The Heraldry of Wales
Despite its occasional use by other figures famous in Welsh history, the red dragon became the symbol of the Welsh nation through its adoption by the Tudor ancestors of king Henry VII. Edmund and Jasper Tudor had a dragon as crest and supporter to the arms granted them by Henry VI. When Henry Tudor faced king Richard III at the battle of Bosworth in 1485 his battle standards numbered three. One of these carried the arms of St. George of England, one the arms of the house of Beaufort and on one was a “Red ffyry dragon peyntid upon white and Grene Sarcenet”. It is held that this dragon banner represented Henry Tudor’s claim to be a true representative of the ancient kings of Britain and served as his tribute to the Welsh people who had made his victory possible.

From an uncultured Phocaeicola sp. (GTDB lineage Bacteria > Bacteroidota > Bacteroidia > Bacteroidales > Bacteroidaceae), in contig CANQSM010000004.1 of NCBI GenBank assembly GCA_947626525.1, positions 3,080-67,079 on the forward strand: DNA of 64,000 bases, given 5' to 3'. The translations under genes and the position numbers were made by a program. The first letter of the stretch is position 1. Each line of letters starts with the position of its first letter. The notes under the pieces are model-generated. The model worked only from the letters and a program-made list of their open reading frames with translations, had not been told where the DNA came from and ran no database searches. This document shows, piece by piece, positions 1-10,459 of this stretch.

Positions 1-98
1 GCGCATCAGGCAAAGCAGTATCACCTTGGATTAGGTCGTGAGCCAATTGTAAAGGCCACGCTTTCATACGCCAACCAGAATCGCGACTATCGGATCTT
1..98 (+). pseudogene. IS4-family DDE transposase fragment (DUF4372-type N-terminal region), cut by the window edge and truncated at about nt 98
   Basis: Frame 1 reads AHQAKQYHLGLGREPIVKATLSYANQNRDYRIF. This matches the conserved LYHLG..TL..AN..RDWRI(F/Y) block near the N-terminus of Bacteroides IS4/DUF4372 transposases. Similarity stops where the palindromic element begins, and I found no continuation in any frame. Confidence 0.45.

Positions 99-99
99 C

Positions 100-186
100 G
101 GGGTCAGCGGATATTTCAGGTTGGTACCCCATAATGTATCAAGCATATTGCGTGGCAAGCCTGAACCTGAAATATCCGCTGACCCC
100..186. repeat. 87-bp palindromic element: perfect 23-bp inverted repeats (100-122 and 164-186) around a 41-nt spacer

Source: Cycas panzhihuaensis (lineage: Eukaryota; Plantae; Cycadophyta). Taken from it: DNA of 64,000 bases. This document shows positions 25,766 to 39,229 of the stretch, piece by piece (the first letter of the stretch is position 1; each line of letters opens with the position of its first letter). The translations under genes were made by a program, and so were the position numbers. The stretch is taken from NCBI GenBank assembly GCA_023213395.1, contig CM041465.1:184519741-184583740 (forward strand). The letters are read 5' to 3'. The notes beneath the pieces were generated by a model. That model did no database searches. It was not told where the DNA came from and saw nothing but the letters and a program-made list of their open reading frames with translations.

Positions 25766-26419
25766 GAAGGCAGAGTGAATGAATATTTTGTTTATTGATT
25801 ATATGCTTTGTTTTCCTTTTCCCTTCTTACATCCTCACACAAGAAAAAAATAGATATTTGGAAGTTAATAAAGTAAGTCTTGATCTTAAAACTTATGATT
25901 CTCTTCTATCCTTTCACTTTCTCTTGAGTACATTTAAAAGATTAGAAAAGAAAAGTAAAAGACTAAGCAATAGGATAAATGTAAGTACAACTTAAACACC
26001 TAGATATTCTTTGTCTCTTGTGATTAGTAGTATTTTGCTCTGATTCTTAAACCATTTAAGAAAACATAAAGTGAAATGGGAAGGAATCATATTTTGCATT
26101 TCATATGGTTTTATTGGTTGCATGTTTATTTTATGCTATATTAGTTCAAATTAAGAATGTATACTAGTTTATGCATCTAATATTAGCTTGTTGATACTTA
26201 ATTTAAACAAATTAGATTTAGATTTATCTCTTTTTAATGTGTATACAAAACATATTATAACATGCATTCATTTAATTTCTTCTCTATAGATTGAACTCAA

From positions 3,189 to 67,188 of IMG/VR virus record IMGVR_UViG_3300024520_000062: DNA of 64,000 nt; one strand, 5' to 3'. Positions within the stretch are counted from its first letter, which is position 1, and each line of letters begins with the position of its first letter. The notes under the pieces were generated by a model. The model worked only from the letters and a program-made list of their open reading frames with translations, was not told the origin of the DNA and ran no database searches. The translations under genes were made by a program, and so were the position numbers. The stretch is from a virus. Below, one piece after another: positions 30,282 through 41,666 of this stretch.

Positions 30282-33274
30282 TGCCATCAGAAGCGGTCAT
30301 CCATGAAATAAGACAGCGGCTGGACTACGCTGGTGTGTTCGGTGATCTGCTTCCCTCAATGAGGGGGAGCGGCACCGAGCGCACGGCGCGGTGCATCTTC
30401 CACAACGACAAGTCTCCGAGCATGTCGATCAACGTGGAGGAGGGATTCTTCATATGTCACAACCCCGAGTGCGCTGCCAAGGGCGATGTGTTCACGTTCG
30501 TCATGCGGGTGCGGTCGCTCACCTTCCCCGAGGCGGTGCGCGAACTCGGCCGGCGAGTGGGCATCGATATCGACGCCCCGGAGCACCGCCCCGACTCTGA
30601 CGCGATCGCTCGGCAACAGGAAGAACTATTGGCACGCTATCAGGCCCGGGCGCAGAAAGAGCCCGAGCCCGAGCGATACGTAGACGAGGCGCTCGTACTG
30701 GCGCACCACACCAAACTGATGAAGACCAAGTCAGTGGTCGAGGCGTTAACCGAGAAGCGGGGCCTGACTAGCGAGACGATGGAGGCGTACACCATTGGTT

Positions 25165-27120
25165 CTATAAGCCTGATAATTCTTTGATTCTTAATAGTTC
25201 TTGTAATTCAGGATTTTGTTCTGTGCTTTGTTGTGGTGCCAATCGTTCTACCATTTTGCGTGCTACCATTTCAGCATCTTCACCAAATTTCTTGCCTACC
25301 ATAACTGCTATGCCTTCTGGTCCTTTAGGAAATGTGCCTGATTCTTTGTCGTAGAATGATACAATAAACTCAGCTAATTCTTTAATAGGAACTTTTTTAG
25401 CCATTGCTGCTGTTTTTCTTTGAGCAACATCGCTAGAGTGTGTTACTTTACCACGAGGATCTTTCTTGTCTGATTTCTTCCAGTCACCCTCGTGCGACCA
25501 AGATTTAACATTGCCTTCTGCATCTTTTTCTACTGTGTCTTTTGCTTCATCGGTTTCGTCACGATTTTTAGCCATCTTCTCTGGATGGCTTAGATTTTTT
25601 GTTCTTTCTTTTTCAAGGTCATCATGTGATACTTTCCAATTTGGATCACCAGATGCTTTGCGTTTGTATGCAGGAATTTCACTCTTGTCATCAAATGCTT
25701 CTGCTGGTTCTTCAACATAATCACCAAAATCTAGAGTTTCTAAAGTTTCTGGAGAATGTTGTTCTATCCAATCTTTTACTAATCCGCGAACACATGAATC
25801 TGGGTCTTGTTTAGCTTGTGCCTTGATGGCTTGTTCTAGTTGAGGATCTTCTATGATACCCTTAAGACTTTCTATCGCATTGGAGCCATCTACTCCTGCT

The above is from http://www.data-wales.co.uk/flag.htm and shows when the flag of Wales reemerged. King Henry VII used it to claim his right as part of the ancient traditions. Part of the ancient traditions would have included the ancient traditions of faith. This was part of the rise of the Tudors and its next in line was the infamous Henry VIII. The War of the Roses likewise results in the Tudor Rose. The order of the colors in the Tudor Rose matters. During this same period the Rose becomes the symbol of the Lutherans, though perhaps with inverted colors, when the prince elector who backed Luther gave it to him to use. Shortly thereafter it emerged also as the symbol of the Rosicrucians.